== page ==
As Deadline Passes, NPS Waits to Enforce ‘Occupy’ Camping Ban
Lachlan Markay /
The noon deadline for Occupy DC protesters to clear out their camping gear came and went today. By mid-afternoon, National Park Service police had declined to move in and enforce the law.
Far from clearing McPherson Square, the hub of the protest’s Washington activity, occupiers draped a large blue tarp over the statue of General James McPherson, which sits at the center of the park.
For months, the Park Service had insisted that occupiers’ overnight presence at the park – which appeared to be a violation of statutes prohibiting camping on federal land – was protected First Amendment expression. The House Oversight Committee explored the issue in a hearing last week, during which NPS defended the position. But as Scribe noted last week, the Supreme Court has already weighed in on the issue, and ruled that camping is not a protected activity under the First Amendment.
Authorities at McPherson Square told protesters and the many members of the media in attendance that occupiers were “definitely not in compliance,” in the words of one NPS officer.
Park Service spokesman Sgt. James Schlosser said that NPS would be enforcing the camping ban, but declined to say when. That was at about 1:30 p.m. By 3:30 p.m., police still had not moved into the park to enforce the ban (though they did conduct a pair of walk-throughs). The sense among protesters was that police would wait for the sun to go down before moving in to enforce the ban.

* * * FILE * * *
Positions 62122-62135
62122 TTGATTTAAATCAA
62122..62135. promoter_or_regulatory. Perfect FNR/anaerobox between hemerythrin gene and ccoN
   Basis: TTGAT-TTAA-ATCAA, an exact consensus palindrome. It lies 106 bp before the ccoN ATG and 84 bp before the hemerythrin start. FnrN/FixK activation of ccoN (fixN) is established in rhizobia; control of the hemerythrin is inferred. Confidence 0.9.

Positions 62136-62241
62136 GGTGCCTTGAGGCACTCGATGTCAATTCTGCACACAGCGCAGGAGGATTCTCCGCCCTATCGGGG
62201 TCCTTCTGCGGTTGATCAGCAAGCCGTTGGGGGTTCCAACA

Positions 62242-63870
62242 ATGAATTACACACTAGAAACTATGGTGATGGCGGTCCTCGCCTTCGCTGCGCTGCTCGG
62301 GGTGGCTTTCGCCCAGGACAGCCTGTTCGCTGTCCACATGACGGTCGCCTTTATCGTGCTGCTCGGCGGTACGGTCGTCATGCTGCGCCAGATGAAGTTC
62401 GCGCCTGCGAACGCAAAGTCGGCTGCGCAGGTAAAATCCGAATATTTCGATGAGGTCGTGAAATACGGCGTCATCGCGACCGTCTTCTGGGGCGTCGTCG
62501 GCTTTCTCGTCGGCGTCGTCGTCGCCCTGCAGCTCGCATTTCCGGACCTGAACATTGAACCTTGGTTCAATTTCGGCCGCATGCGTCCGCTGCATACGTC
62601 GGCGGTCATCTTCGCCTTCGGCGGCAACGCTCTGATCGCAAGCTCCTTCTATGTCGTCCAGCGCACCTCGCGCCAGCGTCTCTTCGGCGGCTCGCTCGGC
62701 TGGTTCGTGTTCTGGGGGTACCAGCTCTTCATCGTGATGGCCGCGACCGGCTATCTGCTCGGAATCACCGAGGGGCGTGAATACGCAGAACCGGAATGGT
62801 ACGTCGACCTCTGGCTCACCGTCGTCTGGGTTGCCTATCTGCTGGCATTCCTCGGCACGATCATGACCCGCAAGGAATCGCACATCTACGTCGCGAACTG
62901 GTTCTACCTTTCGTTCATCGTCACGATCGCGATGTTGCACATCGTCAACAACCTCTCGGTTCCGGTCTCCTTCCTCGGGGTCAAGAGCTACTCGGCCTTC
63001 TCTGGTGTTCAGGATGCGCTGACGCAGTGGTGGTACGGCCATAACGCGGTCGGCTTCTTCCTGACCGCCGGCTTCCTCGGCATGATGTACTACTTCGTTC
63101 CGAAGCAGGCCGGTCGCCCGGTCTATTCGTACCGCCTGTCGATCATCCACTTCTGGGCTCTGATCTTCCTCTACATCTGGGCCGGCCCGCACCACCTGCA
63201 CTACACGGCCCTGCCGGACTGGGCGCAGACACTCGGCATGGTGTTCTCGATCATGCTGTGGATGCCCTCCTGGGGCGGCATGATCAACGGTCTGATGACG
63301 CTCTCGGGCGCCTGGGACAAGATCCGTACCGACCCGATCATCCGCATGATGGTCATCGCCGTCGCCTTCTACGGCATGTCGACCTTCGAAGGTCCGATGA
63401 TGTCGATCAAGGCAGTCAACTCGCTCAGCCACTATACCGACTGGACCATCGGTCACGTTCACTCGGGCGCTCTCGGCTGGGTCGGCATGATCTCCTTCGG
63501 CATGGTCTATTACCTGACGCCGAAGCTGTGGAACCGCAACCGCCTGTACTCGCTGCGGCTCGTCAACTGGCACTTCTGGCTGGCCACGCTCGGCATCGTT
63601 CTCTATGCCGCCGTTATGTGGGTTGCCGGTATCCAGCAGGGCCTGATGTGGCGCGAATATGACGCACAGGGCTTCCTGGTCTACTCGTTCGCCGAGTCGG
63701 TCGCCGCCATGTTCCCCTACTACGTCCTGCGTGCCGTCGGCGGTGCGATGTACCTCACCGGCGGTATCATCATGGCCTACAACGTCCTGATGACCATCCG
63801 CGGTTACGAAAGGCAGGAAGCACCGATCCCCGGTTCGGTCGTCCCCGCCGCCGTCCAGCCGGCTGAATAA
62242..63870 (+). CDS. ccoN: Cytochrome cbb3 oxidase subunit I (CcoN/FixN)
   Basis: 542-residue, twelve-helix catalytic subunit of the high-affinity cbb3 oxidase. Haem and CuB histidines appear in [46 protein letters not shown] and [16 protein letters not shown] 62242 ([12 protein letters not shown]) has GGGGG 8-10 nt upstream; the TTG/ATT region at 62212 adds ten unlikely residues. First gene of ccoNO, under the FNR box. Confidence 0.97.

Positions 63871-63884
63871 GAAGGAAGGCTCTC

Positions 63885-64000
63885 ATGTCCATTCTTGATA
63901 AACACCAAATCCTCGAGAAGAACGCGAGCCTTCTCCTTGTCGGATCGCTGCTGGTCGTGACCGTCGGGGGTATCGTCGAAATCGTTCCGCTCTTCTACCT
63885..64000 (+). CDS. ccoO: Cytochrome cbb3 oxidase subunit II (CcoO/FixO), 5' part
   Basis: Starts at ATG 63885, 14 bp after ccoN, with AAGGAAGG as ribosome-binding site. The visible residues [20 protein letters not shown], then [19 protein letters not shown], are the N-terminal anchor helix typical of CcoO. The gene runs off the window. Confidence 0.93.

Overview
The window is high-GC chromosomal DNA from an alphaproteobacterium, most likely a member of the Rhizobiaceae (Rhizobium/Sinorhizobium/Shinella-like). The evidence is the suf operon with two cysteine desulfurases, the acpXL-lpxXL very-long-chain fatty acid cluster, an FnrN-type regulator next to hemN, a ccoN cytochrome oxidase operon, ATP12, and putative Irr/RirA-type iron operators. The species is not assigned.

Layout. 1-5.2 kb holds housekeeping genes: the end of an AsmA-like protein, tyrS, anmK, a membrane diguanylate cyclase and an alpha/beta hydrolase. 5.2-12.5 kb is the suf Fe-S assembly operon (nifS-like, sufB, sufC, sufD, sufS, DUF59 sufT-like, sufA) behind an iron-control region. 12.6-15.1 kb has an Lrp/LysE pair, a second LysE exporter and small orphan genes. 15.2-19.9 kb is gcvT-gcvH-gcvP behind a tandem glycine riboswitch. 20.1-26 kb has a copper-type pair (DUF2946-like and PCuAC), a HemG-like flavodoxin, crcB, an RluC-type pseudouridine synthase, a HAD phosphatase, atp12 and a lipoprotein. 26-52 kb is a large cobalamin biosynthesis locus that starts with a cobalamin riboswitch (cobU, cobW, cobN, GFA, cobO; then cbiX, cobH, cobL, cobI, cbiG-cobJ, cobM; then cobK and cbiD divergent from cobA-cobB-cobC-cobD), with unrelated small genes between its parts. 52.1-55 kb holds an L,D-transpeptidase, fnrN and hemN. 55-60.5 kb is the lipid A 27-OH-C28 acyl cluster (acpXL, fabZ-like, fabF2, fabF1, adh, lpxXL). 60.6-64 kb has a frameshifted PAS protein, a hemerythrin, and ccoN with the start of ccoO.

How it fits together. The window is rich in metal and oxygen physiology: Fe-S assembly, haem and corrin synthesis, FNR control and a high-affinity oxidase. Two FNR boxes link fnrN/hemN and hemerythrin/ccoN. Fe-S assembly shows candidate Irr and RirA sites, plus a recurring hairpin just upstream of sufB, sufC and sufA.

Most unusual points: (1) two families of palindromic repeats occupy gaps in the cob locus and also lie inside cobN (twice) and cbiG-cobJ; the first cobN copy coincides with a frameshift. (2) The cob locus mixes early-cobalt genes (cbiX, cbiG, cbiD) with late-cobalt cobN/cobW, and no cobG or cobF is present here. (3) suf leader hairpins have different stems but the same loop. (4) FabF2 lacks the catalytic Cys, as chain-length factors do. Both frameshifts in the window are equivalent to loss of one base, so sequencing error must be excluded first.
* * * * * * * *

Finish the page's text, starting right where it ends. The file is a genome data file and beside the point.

In preparation for the impending police operation, occupiers loaded moving trucks with belongings, which they said were bound for the AFL-CIO’s Washington headquarters. The union has provided extensive support for the group, allowing them to bathe in their building, and even taking out Internet advertisements to promote the protests.
Below is a picture of the NPS order requiring that protesters clear all camping equipment from the park and leave at least one side of every temporary structure open.